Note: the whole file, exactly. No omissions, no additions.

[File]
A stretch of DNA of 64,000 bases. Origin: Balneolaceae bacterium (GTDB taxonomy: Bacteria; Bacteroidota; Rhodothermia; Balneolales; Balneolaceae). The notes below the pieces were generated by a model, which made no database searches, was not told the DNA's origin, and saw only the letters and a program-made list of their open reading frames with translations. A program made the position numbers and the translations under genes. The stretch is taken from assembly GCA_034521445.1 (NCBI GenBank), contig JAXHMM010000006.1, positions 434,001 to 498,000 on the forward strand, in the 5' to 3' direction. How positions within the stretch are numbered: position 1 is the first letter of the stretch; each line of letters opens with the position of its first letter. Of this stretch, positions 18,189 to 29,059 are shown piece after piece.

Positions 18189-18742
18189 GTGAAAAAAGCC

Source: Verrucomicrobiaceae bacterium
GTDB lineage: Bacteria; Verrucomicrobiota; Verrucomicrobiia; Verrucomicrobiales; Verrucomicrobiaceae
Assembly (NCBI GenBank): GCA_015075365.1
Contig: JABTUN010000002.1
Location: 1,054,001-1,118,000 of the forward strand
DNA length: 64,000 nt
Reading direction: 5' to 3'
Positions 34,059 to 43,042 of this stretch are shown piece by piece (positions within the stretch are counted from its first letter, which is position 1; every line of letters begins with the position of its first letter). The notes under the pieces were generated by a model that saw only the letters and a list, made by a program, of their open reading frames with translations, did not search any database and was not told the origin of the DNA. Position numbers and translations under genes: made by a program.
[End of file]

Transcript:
A stretch of DNA of 64,000 bases. Origin: Balneolaceae bacterium (GTDB taxonomy: Bacteria; Bacteroidota; Rhodothermia; Balneolales; Balneolaceae). The notes below the pieces were generated by a model, which made no database searches, was not told the DNA's origin, and saw only the letters and a program-made list of their open reading frames with translations. A program made the position numbers and the translations under genes. The stretch is taken from assembly GCA_034521445.1 (NCBI GenBank), contig JAXHMM010000006.1, positions 434,001 to 498,000 on the forward strand, in the 5' to 3' direction. How positions within the stretch are numbered: position 1 is the first letter of the stretch; each line of letters opens with the position of its first letter. Of this stretch, positions 18,189 to 29,059 are shown piece after piece.

Positions 18189-18742
18189 GTGAAAAAAGCC

Source: Verrucomicrobiaceae bacterium
GTDB lineage: Bacteria; Verrucomicrobiota; Verrucomicrobiia; Verrucomicrobiales; Verrucomicrobiaceae
Assembly (NCBI GenBank): GCA_015075365.1
Contig: JABTUN010000002.1
Location: 1,054,001-1,118,000 of the forward strand
DNA length: 64,000 nt
Reading direction: 5' to 3'
Positions 34,059 to 43,042 of this stretch are shown piece by piece (positions within the stretch are counted from its first letter, which is position 1; every line of letters begins with the position of its first letter). The notes under the pieces were generated by a model that saw only the letters and a list, made by a program, of their open reading frames with translations, did not search any database and was not told the origin of the DNA. Position numbers and translations under genes: made by a program.